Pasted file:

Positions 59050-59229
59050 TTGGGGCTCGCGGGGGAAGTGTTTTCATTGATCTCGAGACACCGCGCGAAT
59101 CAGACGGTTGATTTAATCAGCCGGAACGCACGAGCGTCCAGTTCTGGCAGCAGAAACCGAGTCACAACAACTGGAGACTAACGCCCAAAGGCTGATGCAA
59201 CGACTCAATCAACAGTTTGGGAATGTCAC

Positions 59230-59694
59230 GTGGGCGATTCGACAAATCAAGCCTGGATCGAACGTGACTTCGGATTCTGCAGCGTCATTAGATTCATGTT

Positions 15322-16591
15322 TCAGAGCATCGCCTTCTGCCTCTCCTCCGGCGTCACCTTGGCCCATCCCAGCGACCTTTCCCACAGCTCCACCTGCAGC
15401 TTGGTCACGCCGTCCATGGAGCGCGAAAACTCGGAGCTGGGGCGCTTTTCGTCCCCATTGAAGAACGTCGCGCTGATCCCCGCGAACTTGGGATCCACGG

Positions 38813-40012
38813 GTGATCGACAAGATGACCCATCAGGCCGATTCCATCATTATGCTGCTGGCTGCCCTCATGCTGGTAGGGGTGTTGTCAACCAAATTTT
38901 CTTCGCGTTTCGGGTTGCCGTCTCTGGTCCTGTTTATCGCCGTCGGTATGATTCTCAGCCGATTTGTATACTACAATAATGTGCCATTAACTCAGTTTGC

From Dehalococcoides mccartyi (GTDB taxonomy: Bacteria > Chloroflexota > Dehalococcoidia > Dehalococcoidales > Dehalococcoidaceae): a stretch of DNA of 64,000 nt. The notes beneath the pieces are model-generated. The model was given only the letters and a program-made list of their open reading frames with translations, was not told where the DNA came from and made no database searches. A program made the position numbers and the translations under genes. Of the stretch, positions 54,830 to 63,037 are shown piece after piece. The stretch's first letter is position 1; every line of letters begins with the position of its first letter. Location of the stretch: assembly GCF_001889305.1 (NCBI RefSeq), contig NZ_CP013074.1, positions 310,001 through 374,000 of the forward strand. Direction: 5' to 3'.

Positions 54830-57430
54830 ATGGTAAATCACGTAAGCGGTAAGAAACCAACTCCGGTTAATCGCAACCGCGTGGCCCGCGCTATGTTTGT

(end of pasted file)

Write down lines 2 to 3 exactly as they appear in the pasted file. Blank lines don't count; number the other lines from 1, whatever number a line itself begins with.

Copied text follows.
59050 TTGGGGCTCGCGGGGGAAGTGTTTTCATTGATCTCGAGACACCGCGCGAAT
59101 CAGACGGTTGATTTAATCAGCCGGAACGCACGAGCGTCCAGTTCTGGCAGCAGAAACCGAGTCACAACAACTGGAGACTAACGCCCAAAGGCTGATGCAA